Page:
My latest tally of Hollywood-funded Iraq-Afghanistan movies — narratives, not docs — comes to eight. Well, nine if you count Peter Berg‘s The Kingdom, which is set in Riyahd. (There may be others I’m missing.) All but one look like chocolate sundaes to me — dramas about things harsh and seething and generating impact waves as we speak.
allegedly from Brian De Palma’s Redacted (Magnolia/HD Net, early ’08)
Great rivers of hurt are flowing through these two countries right now (God help the people caught up in it), and this, obviously, is where the dramatic raw material of our time is coming from. But who’s interested and who’s allergic? Some of these films may have “possible hit” or “potential award quality” stamped on their foreheads, but I’m wondering what the general attitude is among paying moviegoers.
Not long ago I spoke to a big-time journo who thinks without question that very few people want to plunk down $10 bucks to “go” to Iraq or Afghanistan, so to speak, and that the commercial prospects for these films don’t appear to be all that great as a result. I’m not so sure. Most people take movies as they come. I’m hoping in any case to get a sense of this from HE readers. Not so much what they them- selves feel about Middle East conflict dramas but what their friends, co-workers and family members may be saying, if anything.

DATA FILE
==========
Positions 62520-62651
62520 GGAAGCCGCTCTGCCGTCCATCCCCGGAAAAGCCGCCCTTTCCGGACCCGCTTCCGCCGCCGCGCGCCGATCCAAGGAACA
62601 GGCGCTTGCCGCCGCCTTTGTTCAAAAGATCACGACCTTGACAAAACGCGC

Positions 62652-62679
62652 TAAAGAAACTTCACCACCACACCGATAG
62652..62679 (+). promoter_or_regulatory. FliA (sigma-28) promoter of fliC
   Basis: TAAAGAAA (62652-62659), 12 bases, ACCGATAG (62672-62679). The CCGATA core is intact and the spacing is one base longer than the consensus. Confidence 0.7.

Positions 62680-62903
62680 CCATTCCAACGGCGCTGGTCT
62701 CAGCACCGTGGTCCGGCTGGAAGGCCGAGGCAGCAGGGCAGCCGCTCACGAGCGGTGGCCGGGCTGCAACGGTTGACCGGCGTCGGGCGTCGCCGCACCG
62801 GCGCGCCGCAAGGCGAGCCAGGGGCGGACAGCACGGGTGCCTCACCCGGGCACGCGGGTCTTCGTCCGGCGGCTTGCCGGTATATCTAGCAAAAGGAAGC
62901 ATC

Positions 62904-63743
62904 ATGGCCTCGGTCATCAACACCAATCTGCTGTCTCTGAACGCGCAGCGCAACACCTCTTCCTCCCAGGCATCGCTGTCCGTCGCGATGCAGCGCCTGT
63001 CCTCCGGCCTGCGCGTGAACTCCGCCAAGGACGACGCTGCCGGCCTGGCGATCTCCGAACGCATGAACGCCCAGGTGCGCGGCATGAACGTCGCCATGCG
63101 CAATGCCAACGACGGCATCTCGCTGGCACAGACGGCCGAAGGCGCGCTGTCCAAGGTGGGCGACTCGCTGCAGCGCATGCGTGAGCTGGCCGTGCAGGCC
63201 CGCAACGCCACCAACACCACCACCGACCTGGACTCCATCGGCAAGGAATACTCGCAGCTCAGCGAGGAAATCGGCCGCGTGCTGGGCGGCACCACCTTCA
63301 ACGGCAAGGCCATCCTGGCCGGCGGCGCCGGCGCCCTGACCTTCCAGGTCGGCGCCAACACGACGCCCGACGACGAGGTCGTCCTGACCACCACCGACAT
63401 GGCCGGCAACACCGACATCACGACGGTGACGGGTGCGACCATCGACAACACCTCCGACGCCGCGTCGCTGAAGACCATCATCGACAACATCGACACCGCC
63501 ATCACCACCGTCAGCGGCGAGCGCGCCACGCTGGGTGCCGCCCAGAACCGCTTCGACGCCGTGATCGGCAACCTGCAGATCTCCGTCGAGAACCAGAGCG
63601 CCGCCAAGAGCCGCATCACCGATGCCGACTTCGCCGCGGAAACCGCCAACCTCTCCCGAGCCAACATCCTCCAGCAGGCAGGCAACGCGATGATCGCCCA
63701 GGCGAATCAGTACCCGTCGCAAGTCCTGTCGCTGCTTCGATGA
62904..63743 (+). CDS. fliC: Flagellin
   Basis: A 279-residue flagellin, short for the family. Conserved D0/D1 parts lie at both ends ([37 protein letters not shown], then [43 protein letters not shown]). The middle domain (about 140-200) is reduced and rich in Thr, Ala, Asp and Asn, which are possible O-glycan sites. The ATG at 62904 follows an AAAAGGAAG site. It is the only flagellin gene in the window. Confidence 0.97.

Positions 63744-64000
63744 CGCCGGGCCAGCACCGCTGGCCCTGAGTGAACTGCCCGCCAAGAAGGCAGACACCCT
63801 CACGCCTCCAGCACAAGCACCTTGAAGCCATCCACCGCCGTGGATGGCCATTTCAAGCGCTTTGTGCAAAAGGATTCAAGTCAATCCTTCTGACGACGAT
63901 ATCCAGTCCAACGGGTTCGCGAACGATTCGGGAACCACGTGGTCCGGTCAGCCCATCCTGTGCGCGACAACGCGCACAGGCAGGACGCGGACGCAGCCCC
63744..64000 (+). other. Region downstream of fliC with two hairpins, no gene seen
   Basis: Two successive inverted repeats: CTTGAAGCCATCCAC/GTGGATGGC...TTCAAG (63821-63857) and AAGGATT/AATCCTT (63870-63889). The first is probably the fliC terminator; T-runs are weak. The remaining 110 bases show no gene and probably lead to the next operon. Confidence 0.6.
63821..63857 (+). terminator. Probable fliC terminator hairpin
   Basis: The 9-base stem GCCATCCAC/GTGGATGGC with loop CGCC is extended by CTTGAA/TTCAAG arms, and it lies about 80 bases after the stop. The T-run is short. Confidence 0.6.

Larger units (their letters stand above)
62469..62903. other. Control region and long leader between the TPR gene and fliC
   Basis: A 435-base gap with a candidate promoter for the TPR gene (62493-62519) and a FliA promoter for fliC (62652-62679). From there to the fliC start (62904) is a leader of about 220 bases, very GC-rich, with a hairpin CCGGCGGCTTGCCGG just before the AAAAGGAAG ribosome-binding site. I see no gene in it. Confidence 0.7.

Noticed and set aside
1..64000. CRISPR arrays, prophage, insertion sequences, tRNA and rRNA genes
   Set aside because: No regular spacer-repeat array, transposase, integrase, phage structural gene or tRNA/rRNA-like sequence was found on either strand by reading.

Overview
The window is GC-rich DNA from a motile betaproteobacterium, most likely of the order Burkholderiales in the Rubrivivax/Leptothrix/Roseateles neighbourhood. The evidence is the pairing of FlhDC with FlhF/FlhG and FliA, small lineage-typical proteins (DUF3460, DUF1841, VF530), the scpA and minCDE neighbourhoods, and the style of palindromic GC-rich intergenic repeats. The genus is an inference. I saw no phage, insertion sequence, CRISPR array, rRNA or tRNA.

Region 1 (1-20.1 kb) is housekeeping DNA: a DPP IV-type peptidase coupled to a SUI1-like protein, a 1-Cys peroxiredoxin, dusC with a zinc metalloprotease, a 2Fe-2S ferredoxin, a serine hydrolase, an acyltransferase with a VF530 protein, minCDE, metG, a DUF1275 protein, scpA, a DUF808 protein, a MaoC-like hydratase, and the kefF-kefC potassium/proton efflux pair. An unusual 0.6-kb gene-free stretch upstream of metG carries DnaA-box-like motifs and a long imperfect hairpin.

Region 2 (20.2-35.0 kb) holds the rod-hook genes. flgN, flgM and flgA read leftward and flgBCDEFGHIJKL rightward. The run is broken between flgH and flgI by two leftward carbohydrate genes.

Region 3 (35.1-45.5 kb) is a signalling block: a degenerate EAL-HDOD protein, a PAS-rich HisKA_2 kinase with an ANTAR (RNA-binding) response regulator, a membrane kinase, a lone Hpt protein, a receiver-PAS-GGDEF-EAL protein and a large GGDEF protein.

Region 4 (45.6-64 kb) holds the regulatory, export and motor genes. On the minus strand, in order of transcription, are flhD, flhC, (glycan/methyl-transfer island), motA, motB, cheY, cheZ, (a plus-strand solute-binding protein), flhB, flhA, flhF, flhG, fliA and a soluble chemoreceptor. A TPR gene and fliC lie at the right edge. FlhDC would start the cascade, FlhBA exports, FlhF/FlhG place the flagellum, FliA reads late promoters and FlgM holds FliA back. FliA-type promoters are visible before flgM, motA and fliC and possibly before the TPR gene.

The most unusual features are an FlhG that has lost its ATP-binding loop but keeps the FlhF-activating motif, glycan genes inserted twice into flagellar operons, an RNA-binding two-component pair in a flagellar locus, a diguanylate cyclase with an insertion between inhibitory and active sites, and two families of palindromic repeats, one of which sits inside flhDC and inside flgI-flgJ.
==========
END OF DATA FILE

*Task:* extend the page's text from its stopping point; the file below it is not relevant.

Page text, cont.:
Four of these films are about the Iraq War — Paul Haggis‘s In The Valley of Elah (although very little of this moralistic murder-mystery is actually set in Iraq), Brian de Palma‘s Redacted (a you-are-there combat film, due in early ’08), Kathryn Bigelow‘s The Hurt Locker (ditto, just starting to shoot) and Paul Greengrass‘s forthcoming Imperial Life in the Emerald City (shooting later this year), based on the book of the same name by Rajiv Chandrasekaran.
And four are about Afghanistan past or present — Marc Forster‘s The Kite Runner (DreamWorks, 11.2), Robert Redford‘s Lions for Lambs (United Artists, 11.9), Mike Nichols‘ Charlie Wilson’s War (Universal, 12.25) and Oliver Stone‘s Jawbreaker, which is being developed with an idea to possibly shoot next year.
I guess I’m just trying to reconcile my own keen interest in seeing these films — even The Kite Runner looks half-promising, given the source material — and this idea that “people out there” not only don’t share my enthusiasm, and may even be looking to flat-out avoid them. Is this the case? If so, why? If not, why?
I think all the neg-head talk was triggered by the failure of A Mighty Heart, but that film went down because nobody wanted to see a film about an American journalist getting his head cut off by terrorists,.